HOME TheInfoList.com
Providing Lists of Related Topics to Help You Find Great Stuff
[::MainTopicLength::#1500] [::ListTopicLength::#1000] [::ListLength::#15] [::ListAdRepeat::#3]

picture info

JPEG2000
JPEG
JPEG
2000 (JP2) is an image compression standard and coding system. It was created by the Joint Photographic Experts Group committee in 2000 with the intention of superseding their original discrete cosine transform-based JPEG
JPEG
standard (created in 1992) with a newly designed, wavelet-based method. The standardized filename extension is .jp2 for ISO/IEC 15444-1 conforming files and .jpx for the extended part-2 specifications, published as ISO/IEC 15444-2. The registered MIME types are defined in RFC 3745. For ISO/IEC 15444-1 it is image/jp2. JPEG
JPEG
2000 code streams are regions of interest that offer several mechanisms to support spatial random access or region of interest access at varying degrees of granularity
[...More...]

"JPEG2000" on:
Wikipedia
Google
Yahoo

Media Type
A media type (also MIME type and content type)[1] is a two-part identifier for file formats and format contents transmitted on the Internet. The Internet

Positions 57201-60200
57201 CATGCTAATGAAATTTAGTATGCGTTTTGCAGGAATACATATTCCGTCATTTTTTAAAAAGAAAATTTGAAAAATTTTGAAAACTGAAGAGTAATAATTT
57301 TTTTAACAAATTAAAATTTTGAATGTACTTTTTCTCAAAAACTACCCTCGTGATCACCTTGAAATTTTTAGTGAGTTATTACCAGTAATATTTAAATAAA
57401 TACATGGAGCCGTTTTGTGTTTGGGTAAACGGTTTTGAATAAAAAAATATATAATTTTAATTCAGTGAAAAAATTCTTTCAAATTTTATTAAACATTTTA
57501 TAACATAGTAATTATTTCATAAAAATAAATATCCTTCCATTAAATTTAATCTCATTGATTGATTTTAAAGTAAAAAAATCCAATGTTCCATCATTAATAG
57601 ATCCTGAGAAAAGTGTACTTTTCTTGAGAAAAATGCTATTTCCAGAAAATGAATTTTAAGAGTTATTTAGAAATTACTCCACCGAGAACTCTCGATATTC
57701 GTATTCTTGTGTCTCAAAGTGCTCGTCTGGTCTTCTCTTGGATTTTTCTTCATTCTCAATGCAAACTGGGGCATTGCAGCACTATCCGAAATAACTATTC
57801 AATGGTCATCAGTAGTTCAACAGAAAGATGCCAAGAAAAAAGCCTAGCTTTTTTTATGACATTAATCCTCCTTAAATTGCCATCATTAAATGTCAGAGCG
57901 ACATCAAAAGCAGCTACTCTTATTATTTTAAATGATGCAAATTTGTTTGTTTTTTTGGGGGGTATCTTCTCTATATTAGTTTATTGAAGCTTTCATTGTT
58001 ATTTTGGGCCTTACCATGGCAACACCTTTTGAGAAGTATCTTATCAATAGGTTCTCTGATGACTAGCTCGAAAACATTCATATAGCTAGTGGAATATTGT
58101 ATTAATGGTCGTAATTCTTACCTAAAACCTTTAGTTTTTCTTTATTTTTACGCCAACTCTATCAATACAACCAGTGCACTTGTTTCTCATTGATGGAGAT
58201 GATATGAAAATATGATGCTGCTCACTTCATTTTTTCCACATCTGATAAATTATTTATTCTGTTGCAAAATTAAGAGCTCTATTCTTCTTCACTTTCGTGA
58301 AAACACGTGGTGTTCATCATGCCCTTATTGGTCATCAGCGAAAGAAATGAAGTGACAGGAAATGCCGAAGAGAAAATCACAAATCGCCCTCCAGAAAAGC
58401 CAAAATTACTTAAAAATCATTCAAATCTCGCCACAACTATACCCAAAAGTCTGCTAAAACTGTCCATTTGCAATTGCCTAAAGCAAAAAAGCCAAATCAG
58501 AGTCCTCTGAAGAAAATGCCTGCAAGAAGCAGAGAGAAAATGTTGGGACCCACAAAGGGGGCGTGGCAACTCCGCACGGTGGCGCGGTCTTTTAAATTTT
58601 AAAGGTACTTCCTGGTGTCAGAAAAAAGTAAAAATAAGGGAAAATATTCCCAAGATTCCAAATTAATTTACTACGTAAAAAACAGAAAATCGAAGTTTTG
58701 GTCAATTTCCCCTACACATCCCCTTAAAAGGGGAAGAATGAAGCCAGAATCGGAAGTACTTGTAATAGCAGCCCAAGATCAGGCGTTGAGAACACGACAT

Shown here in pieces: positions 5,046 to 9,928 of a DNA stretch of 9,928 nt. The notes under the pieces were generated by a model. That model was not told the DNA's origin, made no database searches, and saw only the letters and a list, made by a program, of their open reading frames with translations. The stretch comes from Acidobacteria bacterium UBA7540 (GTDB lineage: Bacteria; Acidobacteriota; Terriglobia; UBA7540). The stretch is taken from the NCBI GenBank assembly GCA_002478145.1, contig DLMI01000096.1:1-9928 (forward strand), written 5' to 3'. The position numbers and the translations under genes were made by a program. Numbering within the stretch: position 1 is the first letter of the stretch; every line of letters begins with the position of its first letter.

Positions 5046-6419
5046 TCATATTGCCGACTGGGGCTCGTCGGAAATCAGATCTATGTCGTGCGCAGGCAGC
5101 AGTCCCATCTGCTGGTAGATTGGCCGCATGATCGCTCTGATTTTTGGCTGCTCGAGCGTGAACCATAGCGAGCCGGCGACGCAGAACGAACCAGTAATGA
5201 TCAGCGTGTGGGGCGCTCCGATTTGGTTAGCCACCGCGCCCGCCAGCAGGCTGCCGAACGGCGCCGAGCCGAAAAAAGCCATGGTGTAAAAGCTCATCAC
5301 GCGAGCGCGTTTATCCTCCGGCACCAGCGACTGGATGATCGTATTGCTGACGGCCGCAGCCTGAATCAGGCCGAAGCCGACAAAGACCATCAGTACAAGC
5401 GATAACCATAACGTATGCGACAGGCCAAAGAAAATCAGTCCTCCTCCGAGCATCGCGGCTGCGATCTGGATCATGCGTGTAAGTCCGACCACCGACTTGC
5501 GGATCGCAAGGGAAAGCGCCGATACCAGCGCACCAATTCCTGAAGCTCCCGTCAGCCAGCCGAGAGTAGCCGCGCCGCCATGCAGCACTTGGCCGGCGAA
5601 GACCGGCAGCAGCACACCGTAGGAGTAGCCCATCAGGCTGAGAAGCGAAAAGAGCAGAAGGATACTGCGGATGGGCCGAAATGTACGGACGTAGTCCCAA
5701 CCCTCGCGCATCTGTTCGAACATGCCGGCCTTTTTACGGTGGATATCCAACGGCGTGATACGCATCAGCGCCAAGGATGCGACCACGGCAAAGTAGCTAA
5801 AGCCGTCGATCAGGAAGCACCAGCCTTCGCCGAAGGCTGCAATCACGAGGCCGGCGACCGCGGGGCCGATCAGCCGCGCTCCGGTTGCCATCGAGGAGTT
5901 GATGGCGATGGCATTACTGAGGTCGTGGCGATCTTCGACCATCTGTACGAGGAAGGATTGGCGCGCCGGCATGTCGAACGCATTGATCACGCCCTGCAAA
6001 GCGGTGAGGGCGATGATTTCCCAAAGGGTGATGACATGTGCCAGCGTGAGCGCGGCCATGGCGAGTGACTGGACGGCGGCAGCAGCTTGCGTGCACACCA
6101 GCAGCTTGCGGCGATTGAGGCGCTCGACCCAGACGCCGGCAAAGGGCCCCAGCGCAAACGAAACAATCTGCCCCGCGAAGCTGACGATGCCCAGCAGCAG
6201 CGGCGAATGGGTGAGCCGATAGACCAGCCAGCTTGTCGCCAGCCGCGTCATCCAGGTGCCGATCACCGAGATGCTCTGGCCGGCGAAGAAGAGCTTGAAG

Internet
Assigned Numbers Authority (IANA) is the official authority for the standardization and publication of these classifications. Media types were originally defined in Request for Comments 2045 in November 1996 as a part of MIME (Multipurpose Internet
Internet
Mail Extensions) specification, for denoting type of email message content and attachments;[2] hence the name MIME type. Media types are also used by other internet protocols such as HTTP[3] and document file formats such as HTML,[4] for similar purpose.Contents1 Naming1.1 Common examples 1.2 Registration trees1.2.1 Standards tree 1.2.2 Vendor tree 1.2.3 Personal or Vanity tree 1.2.4 Unregistered x
[...More...]

"Media Type" on:
Wikipedia
Google
Yahoo

picture info

Bit Plane